Sunday, October 21, 2012

31 days of whole food breakfast: Overnight porridge

We've recently been enthralled reading George MacDonald's Wee Sir GibbieNot going to summarize the 
whole thing, but it's a precious story that will draw compassion and concern out of your kids' hearts - guaranteed.   It will also make them curious about the mainstay of the late 19th century Scottish diet: porridge and oatcakes. 

Since porridge is nothing more than oats soaked for 8 hours and then cooked I knew I'd just be renaming our regular oatmeal, but I wanted to make it simple, easy and quick. The only thing challenging about this recipe is remembering to get it ready the morning before you want to serve it.  24 hour advance breakfast prep -  I've only succeeded once at that. Still, worth having in the breakfast arsenal for those uber-organized days!




::Overnight Porridge::
      8 servings

2 cups oats - steel cut or rolled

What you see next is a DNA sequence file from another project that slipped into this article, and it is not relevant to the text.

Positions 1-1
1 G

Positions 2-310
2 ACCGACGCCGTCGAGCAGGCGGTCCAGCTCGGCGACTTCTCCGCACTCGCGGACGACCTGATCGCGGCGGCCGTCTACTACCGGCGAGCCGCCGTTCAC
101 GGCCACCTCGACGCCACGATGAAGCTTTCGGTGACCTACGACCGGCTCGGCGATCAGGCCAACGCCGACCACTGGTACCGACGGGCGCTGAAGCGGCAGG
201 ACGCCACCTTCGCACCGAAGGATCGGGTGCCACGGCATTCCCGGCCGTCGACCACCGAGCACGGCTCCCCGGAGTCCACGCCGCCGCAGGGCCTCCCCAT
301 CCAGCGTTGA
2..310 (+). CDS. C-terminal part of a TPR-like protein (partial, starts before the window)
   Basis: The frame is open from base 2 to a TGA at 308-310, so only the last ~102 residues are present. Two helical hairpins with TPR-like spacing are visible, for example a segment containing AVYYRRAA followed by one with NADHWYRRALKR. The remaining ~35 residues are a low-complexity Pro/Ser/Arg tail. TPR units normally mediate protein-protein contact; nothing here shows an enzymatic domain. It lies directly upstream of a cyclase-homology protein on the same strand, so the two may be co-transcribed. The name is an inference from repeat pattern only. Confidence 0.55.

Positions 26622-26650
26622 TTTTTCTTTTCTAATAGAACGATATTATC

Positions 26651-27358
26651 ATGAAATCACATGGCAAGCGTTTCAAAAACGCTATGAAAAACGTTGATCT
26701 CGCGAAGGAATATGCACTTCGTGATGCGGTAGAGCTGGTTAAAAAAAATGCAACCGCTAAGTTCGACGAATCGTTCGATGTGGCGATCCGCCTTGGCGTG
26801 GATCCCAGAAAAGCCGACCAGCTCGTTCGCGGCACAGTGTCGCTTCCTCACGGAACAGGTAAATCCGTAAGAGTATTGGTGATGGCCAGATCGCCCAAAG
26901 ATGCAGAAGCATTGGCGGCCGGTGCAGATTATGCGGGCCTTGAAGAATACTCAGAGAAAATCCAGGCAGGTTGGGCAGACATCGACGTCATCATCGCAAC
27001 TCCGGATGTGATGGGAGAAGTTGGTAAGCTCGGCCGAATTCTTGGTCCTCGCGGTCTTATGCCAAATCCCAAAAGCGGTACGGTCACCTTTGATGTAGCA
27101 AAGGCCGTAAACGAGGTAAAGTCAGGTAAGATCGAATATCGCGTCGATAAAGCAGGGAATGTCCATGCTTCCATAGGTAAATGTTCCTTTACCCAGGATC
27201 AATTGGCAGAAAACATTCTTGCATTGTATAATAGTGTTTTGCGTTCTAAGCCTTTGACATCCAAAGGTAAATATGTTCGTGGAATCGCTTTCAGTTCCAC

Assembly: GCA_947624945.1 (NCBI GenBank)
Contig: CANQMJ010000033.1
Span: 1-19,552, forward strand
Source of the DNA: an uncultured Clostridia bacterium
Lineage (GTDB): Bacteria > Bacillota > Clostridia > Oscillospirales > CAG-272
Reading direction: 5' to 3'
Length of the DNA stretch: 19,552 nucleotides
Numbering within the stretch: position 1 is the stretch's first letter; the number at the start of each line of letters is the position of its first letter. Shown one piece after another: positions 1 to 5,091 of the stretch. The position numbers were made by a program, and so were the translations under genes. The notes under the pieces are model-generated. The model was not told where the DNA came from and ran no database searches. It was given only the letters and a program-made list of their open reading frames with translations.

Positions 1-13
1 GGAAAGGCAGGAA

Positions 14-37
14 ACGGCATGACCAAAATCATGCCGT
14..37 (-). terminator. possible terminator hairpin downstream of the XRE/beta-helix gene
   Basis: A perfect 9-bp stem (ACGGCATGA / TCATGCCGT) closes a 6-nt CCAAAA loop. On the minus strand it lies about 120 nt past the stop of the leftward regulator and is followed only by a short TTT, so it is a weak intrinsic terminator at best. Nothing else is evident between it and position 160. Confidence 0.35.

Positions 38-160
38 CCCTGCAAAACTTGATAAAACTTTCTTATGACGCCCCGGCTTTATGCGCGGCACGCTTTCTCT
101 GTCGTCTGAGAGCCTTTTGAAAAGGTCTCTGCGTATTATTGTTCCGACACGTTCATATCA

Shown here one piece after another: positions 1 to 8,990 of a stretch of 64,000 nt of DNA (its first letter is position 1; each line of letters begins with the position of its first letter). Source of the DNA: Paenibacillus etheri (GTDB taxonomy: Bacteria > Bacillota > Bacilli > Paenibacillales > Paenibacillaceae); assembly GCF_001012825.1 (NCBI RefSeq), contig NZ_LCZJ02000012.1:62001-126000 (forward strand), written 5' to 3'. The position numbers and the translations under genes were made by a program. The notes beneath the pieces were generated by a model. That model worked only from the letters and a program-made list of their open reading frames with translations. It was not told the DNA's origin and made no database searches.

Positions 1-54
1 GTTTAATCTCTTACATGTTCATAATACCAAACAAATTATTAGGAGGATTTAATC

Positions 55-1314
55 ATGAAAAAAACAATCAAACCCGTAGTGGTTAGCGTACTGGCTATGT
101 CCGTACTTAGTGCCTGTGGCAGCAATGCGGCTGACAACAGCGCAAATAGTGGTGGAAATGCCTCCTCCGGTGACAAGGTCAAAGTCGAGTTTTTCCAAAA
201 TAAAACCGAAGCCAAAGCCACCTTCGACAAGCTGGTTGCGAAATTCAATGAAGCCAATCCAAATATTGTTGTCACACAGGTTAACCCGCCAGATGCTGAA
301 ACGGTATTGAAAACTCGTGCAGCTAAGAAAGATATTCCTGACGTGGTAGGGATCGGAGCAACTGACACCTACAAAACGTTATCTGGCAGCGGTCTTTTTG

6 Cups water, divided
dash of salt
1/4 c yogurt, buttermilk or Kefir
2 cups milk
1/4 c butter or coconut oil
1 chopped apple
1 cup raisins
1 T Cinnamon
Honey, nuts and cream to garnish

When you're cleaning up after breakfast, put your oats in a bowl with 4 cups of water, salt and buttermilk.  Cover with a cloth and let them soak on the counter til bedtime. 

Right before you get in bed, preparing to read more about food, drain the excess water from the oats that have been soaking all day.  Add them to a crock pot with 2 cups water, 2 cups milk, butter, chopped apple, cinnamon and raisins.  Set crock pot to low, climb into bed (we call ours The Money Pit) and drift off to sleep, knowing breakfast is done. 

We garnished with a handful of cashews drizzled with honey and added cold cream so it could be eaten immediately. 


Between satisfied bites, we spent our breakfast talking about eating porridge three times a day, like they do in Gibbie. All agreed while it makes a tasty meal, we prefer it only once a day. 

Enjoy!
linked to
Kelli,
Rachel, Jen, Imparting grace
Kristen 










1 comment:

Richella said...

Honestly, if you're using steel-cut oats, I think the overnight method is the best way to go!

It's cold here today--just right for some porridge! :)

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